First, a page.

Today you're going to meet Tosca's predecessor.
That is to say, you're going to see the fixed gear bike I rode before Tosca came into my life.
If you want an old-school European steel track bike--or, at least, one that has geometry more or less like what you'd find on a real track bike--you'd do well with the De Bernardi Pista I rode for three years.
The frame was constructed of Columbus "Thron" tubing. So, it's a bit heavier than what most professional racers would ride on the track, or anything NJS would approve. Still, it has that "riding on rails" quality track bike aficianados like. It didn't respond or handle quite as quickly as Tosca does, but it was, I think, a little better than the KHS I had.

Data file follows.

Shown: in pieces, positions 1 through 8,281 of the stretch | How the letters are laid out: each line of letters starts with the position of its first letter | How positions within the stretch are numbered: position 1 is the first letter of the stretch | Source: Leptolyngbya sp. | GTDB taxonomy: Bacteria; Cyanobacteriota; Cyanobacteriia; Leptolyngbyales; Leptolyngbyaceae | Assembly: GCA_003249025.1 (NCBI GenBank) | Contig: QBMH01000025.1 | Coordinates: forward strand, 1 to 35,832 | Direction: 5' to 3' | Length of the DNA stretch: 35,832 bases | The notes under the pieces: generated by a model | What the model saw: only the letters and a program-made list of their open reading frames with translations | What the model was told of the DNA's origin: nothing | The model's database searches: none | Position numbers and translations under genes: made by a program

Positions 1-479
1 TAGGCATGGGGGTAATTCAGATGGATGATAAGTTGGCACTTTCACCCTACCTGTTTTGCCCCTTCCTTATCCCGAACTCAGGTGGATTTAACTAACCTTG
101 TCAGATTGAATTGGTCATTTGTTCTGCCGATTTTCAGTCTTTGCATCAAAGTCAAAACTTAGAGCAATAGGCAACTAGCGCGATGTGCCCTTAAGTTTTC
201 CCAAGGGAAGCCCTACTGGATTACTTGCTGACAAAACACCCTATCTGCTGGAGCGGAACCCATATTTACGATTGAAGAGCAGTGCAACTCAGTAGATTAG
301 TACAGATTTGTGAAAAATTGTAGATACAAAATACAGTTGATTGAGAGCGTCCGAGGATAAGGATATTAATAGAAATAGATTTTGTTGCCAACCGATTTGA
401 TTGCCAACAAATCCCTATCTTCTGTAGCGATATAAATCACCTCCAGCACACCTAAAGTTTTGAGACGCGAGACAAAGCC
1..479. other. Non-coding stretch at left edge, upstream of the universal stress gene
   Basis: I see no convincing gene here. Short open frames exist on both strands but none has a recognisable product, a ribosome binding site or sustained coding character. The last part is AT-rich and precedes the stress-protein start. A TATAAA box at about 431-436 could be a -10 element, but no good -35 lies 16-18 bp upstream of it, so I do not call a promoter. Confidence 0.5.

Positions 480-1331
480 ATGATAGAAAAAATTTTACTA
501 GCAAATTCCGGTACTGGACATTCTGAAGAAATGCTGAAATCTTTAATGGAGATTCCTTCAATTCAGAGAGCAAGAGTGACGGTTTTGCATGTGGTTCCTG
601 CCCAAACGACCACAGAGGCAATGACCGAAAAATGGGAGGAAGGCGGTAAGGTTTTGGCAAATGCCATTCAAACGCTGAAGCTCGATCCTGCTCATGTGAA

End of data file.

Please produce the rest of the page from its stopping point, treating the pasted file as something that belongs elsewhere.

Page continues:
I set the bike up for runs along the north shore of Queens and Nassau County, or spins down to Rockaway or Coney Island Beach. So, of course, the bike didn't have pure track--let alone NJS-approved--components. Still, most of them served me well.
I rode the wheels you see in the picture for three of the nearly four years I rode the bike. Velocity laced their own Deep-V rims onto Velocity-rebranded Formula hubs with bladed spokes in a gold finish that matched the rims and hubs.
After nearly three years, the rear spokes started to break. At that point, I had Hal at Bicycle Habitat build me another set of wheels with Mavic Open Pro rims on Phil Wood hubs. A few months later, Tosca arrived and inherited those wheels. I bought another set of wheels with Formula hubs from an eBay seller. Those wheels--in black--were on "Dee-Bee" when I sold her.
"Dee-Bee" was, I believe, a worthy predecessor to Tosca.